Herbert Spencer (27 April 820 – December 1903) was an English philosopher, biologist, sociologist, and prominent classical liberal political theorist of the Victorian era

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Herbert Spencer (27 April 1820 – 8 December 1903) was an English philosopher, biologist, sociologist, and prominent political theorist of the Victorian era.

Living in England, Spencer developed an all-embracing conception of evolution as the progressive development of the physical world, biological organisms, the human mind, and human culture and societies. He contributed to a wide range of subjects, including ethics, religion, anthropology, economics, political theory, philosophy, biology, sociology, and psychology. During his lifetime he achieved tremendous authority, mainly in English-speaking academia.

Spencer is best known for coining the concept "survival of the fittest", which he did in Principles of Biology (1864), after reading Charles Darwin's On the Origin of Species. This term strongly suggests natural selection, and later, Spencer extended evolution into realms of sociology and ethics. He used the phrase (“survival of the fittest”) to prove that society evolved from a state of undifferentiated homogeneity to one of highly differentiated heterogeneity. This became a popular idea with the growing class of US industrialists who sponsored Spencer’s tour of the U.S. in 1882. Spencer seemed to hold out a philosophical, if not scientific, justification for the continued growth of the United States’ industrial economy.

For many, the name of Herbert Spencer would be virtually synonymous with Social Darwinism, a social theory that applies the law of the survival of the fittest to society; humanitarian impulses had to be resisted as nothing should be allowed to interfere with nature's laws, including the social struggle for existence. Spencer desired the elimination of the unfit through their failure to reproduce, rather than state intervention to secure their physical annihilation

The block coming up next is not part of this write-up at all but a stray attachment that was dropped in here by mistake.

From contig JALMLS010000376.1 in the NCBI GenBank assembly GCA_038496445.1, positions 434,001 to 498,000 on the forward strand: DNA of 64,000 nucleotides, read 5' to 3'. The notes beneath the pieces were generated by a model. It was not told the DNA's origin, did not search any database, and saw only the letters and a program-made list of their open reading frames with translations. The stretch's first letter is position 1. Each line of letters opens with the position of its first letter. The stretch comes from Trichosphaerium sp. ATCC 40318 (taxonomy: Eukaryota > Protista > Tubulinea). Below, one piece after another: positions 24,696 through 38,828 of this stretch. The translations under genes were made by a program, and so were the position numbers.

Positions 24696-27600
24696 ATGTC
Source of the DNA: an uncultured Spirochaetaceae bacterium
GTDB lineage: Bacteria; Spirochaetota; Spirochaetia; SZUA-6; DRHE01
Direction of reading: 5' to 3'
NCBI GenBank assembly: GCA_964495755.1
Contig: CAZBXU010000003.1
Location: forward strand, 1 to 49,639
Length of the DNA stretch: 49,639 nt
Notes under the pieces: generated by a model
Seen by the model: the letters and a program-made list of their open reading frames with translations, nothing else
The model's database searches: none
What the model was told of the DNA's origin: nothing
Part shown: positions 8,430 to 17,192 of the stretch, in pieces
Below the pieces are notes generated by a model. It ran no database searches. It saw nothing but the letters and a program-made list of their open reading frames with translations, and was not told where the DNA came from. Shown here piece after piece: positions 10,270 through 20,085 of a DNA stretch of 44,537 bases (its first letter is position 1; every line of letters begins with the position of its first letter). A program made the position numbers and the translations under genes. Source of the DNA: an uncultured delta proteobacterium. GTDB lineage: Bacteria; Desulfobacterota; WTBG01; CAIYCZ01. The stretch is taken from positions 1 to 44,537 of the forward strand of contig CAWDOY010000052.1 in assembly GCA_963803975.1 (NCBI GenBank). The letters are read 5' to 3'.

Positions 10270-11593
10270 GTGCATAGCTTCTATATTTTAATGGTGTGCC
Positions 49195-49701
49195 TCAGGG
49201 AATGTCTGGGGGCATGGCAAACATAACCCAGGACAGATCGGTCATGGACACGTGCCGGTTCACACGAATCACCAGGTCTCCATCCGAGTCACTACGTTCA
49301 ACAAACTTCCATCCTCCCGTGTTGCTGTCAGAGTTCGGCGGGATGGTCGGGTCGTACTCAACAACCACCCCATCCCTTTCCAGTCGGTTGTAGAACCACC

Herbert Spencer’s 1857 book, Progress: Its Law and Causes

Whether an advance from the homogeneous to the heterogeneous is or is not displayed in the biological history of the globe, it is clearly enough displayed in the progress of the latest and most heterogeneous creature-Man. It is alike true that, during the period in which the Earth has been peopled, the human organism has become more heterogeneous among the civilized divisions of the species ­ and that the species, as a whole, has been growing more heterogeneous in virtue of the multiplication of races and the differentiation of these races from each other....

.... In the course of ages, there arises, as among ourselves, a highly complex political organization of monarch, ministers, lords and commons, with their subordinate administrative departments, courts of justice, revenue offices, &c., supplemented in the provinces by municipal governments, county governments, parish or union governments - all of them more or less elaborated. By its side there grows up a highly complex religious organization, with its various grades of officials from archbishops down to sextons, its colleges, convocations, ecclesiastical courts, &c.; to all which must be added the ever multiplying independent sects, each with its general and local authorities. And at the same time there is developed a highly complex aggregation of customs manners, and temporary fashions, enforced by society at large, and serving to control those minor transactions between man and mar which are not regulated by civil and religious law. Moreover it is to be observed that this ever-increasing heterogeneity in the governmental appliances of each nation, has been accompanied by an increasing heterogeneity in the governmental appliances of different nations all o which are more or less unlike in their political systems and legislation in their creeds and religious institutions, in their customs and ceremonial usages.